darkey

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English[edit]

Alternative forms[edit]

Etymology[edit]

dark +‎ -ey

Pronunciation[edit]

Noun[edit]

darkey (plural darkeys)

  1. (dated slang, offensive, ethnic slur) A person with dark skin.
    • 1855, Frederick Douglass, chapter 3, in My Bondage and My Freedom, New York: Miller, Orton and Mulligan:
      The windmill under the care of Mr. Kinney, a kind hearted old Englishman, was to me a source of infinite interest and pleasure. The old man always seemed pleased when he saw a troop of darkey little urchins, with their tow-linen shirts fluttering in the breeze, approaching to view and admire the whirling wings of his wondrous machine.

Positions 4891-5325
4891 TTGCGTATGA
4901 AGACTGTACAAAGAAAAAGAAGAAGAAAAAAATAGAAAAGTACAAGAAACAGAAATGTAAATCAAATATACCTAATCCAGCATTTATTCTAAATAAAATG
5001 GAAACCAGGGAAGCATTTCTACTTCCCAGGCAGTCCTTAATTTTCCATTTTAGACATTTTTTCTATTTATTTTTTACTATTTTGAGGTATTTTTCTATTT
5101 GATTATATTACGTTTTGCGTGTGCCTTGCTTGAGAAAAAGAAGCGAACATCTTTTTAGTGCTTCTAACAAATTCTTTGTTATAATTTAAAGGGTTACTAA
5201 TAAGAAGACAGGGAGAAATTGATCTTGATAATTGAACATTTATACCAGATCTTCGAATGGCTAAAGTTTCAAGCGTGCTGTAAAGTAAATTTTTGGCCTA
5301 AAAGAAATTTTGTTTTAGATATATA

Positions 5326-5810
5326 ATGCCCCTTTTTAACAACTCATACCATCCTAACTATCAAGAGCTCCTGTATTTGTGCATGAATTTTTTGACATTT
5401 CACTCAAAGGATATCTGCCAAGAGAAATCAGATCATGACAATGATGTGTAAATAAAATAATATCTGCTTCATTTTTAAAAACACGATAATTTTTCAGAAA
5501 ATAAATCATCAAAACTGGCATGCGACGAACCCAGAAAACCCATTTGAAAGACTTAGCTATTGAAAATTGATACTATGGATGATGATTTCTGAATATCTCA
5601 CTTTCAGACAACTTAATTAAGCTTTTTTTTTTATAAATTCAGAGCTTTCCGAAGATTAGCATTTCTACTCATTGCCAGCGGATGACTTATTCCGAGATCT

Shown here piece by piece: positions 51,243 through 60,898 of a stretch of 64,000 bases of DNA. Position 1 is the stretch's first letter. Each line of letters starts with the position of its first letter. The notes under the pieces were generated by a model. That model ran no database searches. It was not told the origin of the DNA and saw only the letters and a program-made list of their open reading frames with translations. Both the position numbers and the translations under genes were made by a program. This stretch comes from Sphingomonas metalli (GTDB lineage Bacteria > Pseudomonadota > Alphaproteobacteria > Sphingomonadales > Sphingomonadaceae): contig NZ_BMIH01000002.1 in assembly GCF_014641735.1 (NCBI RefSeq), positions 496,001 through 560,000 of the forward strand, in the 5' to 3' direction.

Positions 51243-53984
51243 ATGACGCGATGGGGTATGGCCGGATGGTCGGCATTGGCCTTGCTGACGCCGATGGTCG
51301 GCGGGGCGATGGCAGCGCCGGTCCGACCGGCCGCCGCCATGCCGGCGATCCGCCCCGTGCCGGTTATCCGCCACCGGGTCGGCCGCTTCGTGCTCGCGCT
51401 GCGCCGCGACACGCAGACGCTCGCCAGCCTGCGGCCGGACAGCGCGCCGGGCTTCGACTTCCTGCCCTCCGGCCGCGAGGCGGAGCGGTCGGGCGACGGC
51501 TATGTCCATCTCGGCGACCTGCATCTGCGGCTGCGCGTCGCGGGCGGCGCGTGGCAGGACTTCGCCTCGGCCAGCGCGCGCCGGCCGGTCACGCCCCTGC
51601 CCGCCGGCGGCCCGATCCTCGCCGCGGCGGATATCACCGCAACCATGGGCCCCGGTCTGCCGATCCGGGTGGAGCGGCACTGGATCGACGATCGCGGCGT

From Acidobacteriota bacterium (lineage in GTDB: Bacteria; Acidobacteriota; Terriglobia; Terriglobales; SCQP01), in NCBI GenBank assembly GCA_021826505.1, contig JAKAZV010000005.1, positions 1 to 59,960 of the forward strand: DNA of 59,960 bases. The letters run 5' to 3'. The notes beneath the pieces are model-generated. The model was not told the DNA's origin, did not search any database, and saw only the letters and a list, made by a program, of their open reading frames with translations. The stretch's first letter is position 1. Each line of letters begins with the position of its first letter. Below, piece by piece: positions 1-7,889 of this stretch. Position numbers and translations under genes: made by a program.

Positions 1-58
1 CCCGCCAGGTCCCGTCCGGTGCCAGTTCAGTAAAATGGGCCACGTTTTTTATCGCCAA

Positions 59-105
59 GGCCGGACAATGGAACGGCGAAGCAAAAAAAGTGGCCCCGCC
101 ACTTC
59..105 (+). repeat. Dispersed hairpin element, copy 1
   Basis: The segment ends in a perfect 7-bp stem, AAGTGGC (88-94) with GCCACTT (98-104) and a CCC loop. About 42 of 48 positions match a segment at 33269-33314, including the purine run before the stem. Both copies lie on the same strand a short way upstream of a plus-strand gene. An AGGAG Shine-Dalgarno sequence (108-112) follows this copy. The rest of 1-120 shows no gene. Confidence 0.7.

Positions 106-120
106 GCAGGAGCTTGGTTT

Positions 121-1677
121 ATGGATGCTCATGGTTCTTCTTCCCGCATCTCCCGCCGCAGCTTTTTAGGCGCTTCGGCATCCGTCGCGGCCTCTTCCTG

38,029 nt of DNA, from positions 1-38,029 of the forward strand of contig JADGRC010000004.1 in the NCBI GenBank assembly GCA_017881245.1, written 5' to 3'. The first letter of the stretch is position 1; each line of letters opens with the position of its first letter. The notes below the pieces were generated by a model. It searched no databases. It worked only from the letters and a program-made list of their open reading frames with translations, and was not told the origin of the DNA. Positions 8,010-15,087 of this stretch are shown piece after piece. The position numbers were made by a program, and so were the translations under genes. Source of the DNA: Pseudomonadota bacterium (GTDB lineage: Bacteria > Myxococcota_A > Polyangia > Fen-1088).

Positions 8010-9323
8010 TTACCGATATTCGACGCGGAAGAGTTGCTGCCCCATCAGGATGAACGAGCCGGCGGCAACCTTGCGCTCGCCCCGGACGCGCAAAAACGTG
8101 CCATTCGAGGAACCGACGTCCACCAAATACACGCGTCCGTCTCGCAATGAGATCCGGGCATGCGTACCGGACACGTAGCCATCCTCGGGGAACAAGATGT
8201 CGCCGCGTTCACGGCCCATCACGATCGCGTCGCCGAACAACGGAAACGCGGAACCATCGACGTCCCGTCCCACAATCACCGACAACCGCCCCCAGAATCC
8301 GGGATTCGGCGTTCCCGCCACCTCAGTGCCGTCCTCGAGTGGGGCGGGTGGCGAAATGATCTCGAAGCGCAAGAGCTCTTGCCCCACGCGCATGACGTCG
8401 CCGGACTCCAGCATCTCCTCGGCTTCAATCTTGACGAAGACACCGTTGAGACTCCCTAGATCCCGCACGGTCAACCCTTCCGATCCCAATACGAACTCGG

• 1865 August 7, Jordan Anderson, "To My Old Master, Colonel P.H. Anderson", republished in the New York Daily Tribune:
      Sometimes we overhear others saying, "Them colored people were slaves" down in Tennessee. The children feel hurt when they hear such remarks; but I tell them it was no disgrace in Tennessee to belong to Colonel Anderson. Many darkeys would have been proud, as I used to be, to call you master.
  2. (slang, obsolete) A dark lantern.

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